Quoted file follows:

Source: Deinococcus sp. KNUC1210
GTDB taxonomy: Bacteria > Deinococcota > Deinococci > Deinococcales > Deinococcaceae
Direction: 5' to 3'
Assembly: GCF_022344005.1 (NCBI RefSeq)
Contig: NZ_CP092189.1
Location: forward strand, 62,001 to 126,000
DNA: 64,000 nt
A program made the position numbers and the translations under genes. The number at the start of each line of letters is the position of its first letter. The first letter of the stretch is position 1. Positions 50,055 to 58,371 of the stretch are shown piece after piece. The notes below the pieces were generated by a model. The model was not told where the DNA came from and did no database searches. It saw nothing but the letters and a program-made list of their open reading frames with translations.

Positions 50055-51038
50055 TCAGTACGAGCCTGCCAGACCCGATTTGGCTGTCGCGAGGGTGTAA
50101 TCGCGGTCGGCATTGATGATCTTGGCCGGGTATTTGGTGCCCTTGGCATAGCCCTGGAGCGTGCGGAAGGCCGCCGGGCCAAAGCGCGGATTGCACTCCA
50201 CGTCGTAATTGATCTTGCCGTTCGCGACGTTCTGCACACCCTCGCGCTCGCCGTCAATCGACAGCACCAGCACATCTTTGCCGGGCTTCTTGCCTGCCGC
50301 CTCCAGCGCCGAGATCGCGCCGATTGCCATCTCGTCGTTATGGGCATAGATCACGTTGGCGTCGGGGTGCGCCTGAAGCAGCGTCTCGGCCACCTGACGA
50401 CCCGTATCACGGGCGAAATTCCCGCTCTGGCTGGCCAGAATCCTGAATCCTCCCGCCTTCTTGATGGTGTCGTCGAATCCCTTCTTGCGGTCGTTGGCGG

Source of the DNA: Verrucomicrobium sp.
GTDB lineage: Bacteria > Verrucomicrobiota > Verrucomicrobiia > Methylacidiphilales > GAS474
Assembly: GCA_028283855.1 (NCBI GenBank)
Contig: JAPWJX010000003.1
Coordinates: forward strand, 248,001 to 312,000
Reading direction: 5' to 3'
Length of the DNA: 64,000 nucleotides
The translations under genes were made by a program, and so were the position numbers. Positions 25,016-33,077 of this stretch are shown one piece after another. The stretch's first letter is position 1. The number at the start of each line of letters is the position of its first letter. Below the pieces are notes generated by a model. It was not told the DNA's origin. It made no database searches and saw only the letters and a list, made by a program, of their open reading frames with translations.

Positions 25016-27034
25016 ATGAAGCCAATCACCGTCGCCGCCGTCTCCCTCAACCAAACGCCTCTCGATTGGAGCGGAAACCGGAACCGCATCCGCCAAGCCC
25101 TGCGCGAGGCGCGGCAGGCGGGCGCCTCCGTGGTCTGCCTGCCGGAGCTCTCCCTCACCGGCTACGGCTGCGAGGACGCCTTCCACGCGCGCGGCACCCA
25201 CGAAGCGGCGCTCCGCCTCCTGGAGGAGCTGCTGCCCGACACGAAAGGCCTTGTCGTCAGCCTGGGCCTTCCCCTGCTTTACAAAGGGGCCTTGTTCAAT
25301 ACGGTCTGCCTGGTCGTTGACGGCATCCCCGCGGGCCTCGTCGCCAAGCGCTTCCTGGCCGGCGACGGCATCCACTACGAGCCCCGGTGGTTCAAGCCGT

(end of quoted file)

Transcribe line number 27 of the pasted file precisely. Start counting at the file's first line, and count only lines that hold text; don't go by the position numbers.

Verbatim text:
25301 ACGGTCTGCCTGGTCGTTGACGGCATCCCCGCGGGCCTCGTCGCCAAGCGCTTCCTGGCCGGCGACGGCATCCACTACGAGCCCCGGTGGTTCAAGCCGT